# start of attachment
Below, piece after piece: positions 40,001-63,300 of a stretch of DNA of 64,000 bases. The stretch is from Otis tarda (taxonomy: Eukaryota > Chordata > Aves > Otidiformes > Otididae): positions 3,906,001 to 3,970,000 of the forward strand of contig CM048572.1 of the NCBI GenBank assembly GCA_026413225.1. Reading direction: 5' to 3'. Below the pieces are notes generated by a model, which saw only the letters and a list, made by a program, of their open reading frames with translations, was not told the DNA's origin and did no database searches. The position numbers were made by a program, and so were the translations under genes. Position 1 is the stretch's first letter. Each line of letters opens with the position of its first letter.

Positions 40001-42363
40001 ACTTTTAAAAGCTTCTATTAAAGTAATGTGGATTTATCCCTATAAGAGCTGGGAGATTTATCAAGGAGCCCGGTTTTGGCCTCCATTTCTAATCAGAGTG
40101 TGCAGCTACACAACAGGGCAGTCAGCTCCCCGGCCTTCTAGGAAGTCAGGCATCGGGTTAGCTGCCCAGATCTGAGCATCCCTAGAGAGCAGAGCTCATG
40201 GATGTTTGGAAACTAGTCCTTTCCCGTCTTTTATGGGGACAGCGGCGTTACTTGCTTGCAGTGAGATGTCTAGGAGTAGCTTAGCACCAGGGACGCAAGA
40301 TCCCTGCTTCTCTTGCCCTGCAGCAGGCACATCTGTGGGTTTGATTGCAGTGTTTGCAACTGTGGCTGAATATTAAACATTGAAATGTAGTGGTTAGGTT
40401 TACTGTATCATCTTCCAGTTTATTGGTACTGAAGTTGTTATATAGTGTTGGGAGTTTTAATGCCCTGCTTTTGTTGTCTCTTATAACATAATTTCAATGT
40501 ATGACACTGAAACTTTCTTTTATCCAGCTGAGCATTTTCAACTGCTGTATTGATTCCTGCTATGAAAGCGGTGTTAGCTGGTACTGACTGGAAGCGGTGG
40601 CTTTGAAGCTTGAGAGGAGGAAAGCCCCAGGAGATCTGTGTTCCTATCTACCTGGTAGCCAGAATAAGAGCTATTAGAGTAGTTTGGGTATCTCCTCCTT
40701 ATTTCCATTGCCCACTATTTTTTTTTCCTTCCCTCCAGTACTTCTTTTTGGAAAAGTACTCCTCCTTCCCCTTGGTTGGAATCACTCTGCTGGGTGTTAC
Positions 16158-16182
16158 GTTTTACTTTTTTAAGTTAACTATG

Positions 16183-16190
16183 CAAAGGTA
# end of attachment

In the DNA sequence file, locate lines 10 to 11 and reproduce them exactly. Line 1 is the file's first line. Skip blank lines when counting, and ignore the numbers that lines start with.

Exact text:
40701 ATTTCCATTGCCCACTATTTTTTTTTCCTTCCCTCCAGTACTTCTTTTTGGAAAAGTACTCCTCCTTCCCCTTGGTTGGAATCACTCTGCTGGGTGTTAC
Positions 16158-16182